Sustainable agriculture is a raising food that is healthy for consumers, animals, and does not harm the environment, is humane for workers, respects animals, provides a fair wage to the farmer, and supports and enhances rural communities.
The main characteristics of sustainable agriculture are:
- Many plantations can be grown together such as planting rows of corn, bean, and squash together rather than in separate plots of land.
- The plot is never bare which means it reduces soil erosion because since many plants are planted together, and each one has a different harvesting period.
- Bio-diversity is maintained.
- Because of the diverse system of plants, many species of herbivores are attracted. Some of these herbivores like to eat specific plants. However predator species usually do not have a preference for which herbivores to eat. So, this predation keeps the herbivore population in check, thus reducing predation of any one crop.
- In this agriculture, citrous plants are used as a natural insect repellents to eliminate the need of using insecticides.
- Fertility of the soil will be increased because nutrients from each inter-crop plant provide different nutrients to the soil.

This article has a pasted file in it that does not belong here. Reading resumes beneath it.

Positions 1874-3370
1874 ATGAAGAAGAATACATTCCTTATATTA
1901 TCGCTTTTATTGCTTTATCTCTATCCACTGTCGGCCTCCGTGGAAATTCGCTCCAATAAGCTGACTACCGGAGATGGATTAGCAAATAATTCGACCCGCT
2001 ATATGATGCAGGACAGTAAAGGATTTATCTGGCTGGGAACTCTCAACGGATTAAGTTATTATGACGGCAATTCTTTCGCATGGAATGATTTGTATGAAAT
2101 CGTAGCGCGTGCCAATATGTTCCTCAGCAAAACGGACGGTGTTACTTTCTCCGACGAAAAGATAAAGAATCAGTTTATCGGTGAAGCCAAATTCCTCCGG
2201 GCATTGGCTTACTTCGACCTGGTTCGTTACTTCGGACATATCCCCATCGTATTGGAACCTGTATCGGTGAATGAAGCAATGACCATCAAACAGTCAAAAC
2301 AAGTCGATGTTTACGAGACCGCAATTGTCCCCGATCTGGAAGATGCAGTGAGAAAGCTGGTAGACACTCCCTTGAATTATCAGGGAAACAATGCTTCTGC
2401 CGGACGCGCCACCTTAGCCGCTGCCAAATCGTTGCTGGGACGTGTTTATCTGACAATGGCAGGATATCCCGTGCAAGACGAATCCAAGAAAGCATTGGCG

- There is no need of spending much energy for the farmer because the agriculture system sustains itself.
Sustainable agriculture effects:
Bio-diversity becomes more extensive with the usage of ecological principles but animals are not only saved (salvaged) but also the natural ecological system protects itself from soil erosion, severe herbivore predation and crop disease. But here too there are some effects.
- There is no issue of poisons because insecticides and pesticides are not using.
- Here little or no fertilizers are added to soil because each inter-cropping plant supplies a different nutrient to the soil.
- This type of agriculture is depends on nature and uses the principles of nature to sustain itself.
- There is no economic loss to farmers because the natural environment protects itself from crop disease (due to diversity of species), soil erosion, flooding, droughts, and fire (extra moisture and shade keeps plants from drying out and becoming more susceptible to fire) and etc.